Campaign for the Accelerated Reduction of Maternal Mortality in Africa (CARMMA)

Launched by the African Union (AU) in 2009 the CARMMA campaign aims to reduce high rates of women dying in childbirth (maternal mortality) and children dying before they reach the age of 5 years due to preventable causes.

The World Health Organisation (WHO) estimates that worldwide 1500 women die every day due to complications related to pregnancy or childbirth. Similarly 10 000 babies die per day within the first month of life and an equal number of babies are born dead. Although Africa is home to only 10% of the world’s population, it contributes to almost half of all child deaths worldwide.

For Soul City, CARMMA is an important campaign to be part of. The following are the key components of CARMMA in South Africa:

  • Strengthen and promote access to comprehensive sexual and reproductive health services, with specific focus on family planning services.
  • Promote early antenatal care and attendance/booking.
  • Improve access to Skilled Birth Attendants by:
    • Allocating dedicated obstetric ambulances to every sub-district to ensure prompt transfer of women in labour and women and children with obstetric and neonatal emergencies to care.
    • Establishing maternity waiting homes.
  • Strengthen Human Resources for Maternal and Child Health by:
    • Providing training on Essential Steps in Management of Obstetric Emergencies (ESMOE) to doctors and midwives.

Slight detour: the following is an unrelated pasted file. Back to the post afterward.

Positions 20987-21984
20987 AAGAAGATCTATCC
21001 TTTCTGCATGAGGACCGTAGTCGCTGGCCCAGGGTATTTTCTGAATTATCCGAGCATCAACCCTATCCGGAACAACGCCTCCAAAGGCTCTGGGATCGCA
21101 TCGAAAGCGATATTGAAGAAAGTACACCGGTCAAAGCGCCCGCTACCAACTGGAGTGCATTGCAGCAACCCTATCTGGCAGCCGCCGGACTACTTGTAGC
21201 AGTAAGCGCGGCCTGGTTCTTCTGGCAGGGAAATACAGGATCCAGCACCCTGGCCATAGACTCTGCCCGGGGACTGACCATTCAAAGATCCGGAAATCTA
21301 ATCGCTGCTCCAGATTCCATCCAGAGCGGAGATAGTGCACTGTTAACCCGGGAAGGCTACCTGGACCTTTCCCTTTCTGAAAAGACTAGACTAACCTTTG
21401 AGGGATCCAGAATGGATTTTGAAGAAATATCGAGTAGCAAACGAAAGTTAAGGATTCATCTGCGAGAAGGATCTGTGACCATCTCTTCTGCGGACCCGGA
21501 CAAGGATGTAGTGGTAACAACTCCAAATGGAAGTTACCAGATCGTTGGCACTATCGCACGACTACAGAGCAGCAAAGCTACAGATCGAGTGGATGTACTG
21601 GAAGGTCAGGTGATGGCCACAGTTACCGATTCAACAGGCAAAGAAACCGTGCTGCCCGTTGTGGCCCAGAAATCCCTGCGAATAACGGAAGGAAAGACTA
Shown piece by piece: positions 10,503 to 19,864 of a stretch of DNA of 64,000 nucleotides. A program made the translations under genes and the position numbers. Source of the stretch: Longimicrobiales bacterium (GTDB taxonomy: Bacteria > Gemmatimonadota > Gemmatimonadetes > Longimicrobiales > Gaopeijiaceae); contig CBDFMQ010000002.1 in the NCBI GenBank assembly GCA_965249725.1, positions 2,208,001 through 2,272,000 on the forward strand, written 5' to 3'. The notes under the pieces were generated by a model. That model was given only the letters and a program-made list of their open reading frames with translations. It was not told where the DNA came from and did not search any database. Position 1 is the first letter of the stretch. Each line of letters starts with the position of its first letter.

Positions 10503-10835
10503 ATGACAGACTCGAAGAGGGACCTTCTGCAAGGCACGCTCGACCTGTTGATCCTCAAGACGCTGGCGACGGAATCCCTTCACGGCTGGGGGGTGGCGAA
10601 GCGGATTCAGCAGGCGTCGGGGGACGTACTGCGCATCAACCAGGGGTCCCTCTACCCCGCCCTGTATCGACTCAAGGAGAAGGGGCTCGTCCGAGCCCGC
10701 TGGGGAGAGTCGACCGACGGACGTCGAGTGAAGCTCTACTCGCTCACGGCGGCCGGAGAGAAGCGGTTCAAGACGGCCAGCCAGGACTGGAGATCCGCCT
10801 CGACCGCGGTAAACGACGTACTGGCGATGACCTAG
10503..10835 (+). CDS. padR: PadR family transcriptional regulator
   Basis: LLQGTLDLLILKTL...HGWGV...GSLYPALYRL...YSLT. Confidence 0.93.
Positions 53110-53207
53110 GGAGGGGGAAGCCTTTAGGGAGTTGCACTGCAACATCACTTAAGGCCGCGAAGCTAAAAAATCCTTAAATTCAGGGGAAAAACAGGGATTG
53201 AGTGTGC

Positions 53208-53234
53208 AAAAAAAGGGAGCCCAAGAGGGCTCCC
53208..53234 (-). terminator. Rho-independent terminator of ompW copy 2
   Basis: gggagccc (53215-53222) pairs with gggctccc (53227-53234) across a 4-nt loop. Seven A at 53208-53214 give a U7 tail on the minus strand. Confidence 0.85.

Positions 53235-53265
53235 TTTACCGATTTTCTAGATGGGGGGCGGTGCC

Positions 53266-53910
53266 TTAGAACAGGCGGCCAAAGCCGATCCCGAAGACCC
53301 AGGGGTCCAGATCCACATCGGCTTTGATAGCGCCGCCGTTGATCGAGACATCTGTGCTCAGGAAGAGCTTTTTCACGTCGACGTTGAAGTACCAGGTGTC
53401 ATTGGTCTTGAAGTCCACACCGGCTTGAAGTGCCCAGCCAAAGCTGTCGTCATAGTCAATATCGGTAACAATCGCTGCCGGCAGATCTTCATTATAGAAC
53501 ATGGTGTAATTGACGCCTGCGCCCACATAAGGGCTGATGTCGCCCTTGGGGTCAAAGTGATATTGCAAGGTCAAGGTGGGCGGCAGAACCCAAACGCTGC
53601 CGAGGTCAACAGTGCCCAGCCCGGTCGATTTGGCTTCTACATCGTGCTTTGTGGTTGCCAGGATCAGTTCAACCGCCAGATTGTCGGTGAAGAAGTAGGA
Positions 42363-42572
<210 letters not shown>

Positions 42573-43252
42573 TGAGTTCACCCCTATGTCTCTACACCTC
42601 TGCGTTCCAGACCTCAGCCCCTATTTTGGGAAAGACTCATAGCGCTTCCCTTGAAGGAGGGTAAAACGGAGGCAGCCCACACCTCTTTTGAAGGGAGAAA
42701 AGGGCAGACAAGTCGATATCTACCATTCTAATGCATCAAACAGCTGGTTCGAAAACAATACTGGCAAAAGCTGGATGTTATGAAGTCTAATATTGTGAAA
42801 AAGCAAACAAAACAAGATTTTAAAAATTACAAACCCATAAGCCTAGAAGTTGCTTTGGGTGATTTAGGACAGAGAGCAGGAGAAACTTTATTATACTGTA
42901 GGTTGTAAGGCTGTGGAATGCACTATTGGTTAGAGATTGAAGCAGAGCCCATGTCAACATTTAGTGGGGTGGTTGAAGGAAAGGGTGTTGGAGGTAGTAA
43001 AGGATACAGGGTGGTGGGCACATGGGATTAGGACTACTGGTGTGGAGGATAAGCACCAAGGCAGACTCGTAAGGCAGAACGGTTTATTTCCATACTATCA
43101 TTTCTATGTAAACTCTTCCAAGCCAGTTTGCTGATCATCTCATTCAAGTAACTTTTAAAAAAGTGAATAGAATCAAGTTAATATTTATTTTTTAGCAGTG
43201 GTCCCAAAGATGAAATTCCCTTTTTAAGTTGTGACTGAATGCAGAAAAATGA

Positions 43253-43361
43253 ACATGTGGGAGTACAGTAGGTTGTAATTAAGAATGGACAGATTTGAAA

• Intensifying midwifery education and training.
  • Improve child survival by:
    • Promoting and supporting exclusive breastfeeding for at least 6 months.
    • Providing facilities for lactating mothers (boarder mothers) in health facilities where children are admitted.
    • Promoting Kangaroo Mother Care (KMC) for stable low birth weight babies at all levels of care.
    • Advocating for appropriate care and support for pregnant women and lactating mothers in the workplace.
    • Improving immunization and vitamin A coverage.
    • Intensifying management of severe malnutrition in health facilities.
    • Intensifying case management of sick children through:
      • Improving home management of diarrhoea including oral rehydration, and strengthening community recognition of serious illness in babies.
      • Strengthening implementation of integrated management of care for infants (IMCI) in all primary health care facilities
      • Strengthening clinical skills for the management of severe diseases including pneumonia and diarrhoea in referral facilities
  • Intensify management of HIV positive mothers and children by:
    • Improving access to treatment for both mothers and children
    • Improving management of co-infections, particularly TB and
    • Eliminating Mother to Child Transmission of HIV

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